A friend of mine works for a media company, they take care of the technical side of concerts, shows, conferences, etc. Through the said friend I had an opportunity to come in contact with Duracell ProCell batteries. I'm sure you might've seen them too.
These are "professional grade" batteries, and this time it's no gimmick. My mp3 discman gets a -lot- more mileage on these than on any regular batteries I've been buying. They definitely outperform any of the consumer grade batteries, twice around the block and then some. I thought to myself, "Great, finally, I found a battery that can outlast an mp3 cd." I looked around for a source of my own amazing little nukular batteries (can't "borrow" forever.) Hah, what I found out: they make the AAA's, they make the AA's, gosh, they even make the big 9V cells in cool black "ProCell" edition. I dug a little deeper. . . a single AAA battery for $0.41. . . 24-pack for $9.84? a 144-case of AA's for fifty six bucks? I vaguely remembered a -pair- of AAA's costing something like $3.89 Canadian (say, two American dollars.) I took a moment to reflect on life, nature, and all that is capitalistic. Sure, they come in bulk, no fancy boxes or anything, they can be a bit cheaper. But they're twice as good. . . how does that work? Then I dug some more and found a "non-customer policy explanation." Here's an excerpt:
"Duracell ProCell batteries are high-quality batteries intended only for businesses, organizations, and agencies. These batteries are not intended for sale to the general consumer. Duracell has asked their distributors to gather the Business Name and Tax ID number for validation purposes."
Which meant that I, as a non-incorporated human person, could -not- purchase these batteries. In fact, had I provided fake information to "work around the system," it would be outright illegal. Now, I've lived on this continent for not too long, so things like this still strike me as odd. Maybe it's normal, and this story talks about nothing out of the ordinary. But wait a minute . . .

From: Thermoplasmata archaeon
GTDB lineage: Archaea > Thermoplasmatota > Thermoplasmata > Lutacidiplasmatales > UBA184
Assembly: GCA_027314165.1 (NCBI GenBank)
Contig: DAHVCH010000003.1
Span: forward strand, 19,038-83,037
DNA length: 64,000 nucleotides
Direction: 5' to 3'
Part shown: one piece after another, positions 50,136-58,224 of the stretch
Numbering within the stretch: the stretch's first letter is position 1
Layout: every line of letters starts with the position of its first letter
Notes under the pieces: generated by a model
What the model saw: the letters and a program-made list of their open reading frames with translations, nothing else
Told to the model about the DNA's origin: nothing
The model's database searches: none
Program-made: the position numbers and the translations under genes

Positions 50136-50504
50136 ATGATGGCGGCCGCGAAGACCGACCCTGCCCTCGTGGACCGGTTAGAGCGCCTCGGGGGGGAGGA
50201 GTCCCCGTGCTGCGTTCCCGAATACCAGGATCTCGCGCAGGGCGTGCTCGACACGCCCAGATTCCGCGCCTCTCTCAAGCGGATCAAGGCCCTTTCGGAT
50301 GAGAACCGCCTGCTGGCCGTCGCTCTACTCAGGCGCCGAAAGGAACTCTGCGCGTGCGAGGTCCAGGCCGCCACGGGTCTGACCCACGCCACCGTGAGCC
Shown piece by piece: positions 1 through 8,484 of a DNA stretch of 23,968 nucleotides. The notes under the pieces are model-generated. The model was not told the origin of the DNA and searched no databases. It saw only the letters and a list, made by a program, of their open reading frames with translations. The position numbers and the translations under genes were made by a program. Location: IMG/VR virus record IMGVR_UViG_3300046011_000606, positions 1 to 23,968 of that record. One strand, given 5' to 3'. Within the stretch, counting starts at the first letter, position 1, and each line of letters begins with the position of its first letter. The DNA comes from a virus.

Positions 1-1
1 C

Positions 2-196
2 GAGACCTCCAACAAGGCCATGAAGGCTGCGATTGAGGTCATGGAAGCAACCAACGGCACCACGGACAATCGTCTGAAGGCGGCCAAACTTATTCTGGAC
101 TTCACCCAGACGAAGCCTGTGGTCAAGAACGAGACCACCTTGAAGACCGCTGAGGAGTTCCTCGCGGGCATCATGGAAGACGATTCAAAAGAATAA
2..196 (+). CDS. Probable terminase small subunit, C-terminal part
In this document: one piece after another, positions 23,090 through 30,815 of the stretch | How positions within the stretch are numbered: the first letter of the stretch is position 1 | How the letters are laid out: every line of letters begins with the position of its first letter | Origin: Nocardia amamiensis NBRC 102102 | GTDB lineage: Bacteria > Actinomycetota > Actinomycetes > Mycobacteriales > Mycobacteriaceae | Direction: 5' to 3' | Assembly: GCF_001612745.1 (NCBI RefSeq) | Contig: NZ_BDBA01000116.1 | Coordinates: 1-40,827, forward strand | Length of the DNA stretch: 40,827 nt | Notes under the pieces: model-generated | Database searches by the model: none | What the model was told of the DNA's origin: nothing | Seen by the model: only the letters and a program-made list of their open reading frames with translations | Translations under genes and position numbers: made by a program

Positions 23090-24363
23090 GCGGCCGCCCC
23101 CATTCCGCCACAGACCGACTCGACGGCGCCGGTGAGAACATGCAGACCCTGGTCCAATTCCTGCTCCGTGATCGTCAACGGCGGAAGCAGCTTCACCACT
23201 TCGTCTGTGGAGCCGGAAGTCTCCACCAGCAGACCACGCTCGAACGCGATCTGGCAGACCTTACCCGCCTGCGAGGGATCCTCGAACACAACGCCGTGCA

This is where Porky the Consumer gets a shoddy "consumer product" with price jacked up and potential full quality withheld in the name of profit. And all companies may buy a better product at a lower price, as if to provide an advantage over us humble mortals. Oh, did undeciferable green characters just flicker down the inner surface of my glasses, or was that my imagination?
So as an incident per-se this is nothing, another piece of static in my brain. But it caused a thought train, this uncoordinated rant being the indirect final result. What if this wasn't the only company that had this brilliant idea? What if the flour mill was selling richer, cleaner flour to the cookie and bread factories, while putting second-grade merchandise into the bags that go to grocery stores? What if Evian sold cleaner water to companies (eg, your high-tech's cafeteria) and restaurants, but the bottles you bought personally were a bit murkier (but still better than tap water?)
Before you accuse me of being paranoid, or seeing malicious intent in everything around, this is not about my shortcomings. I don't suggest that the corporate policies are planned by mad evil scientists. I believe that these policies go thru something like evolution, shaped by streams of greed, and by natural selection only the most effective prevail. And the motivation to write about all this is to discuss the possibilities arising from the observed state of things. I intend to extrapolate.
I imagine Duracell does this for profit, because why else? I'm not aware of any legislation forcing them to do it, and certainly they are not doing it out of charity for other companies. Maybe it's like in that joke about lawyers and sharks and professional courtesy, but I don't think so. So, presumably, they're doing it for one simple reason. And it's perfectly imaginable that other companies may follow this policy as well, I mean, why wouldn't they? But I digress . . .
What really got my panties in a knot was an unfocused look into the blurry future. So, I can't buy good batteries, and my home-made missile-defense shield can only run for a minute fifteen seconds. I can't bake my own cake, coz the flour is . . . not like it used to be, and they stopped selling butter three years ago. . . I have to go to the supermarket and participate in the dance of the hungry bears. . . I would like to choose otherwise, I have the freedom to do so, but every time I do, my non-conformist actions are noted by the corporate machines as compromising profits, and to maximize profits the machines discourage or take my options away, since taking the freedom of choice away is still illegal. . . oh, what a bad dream!
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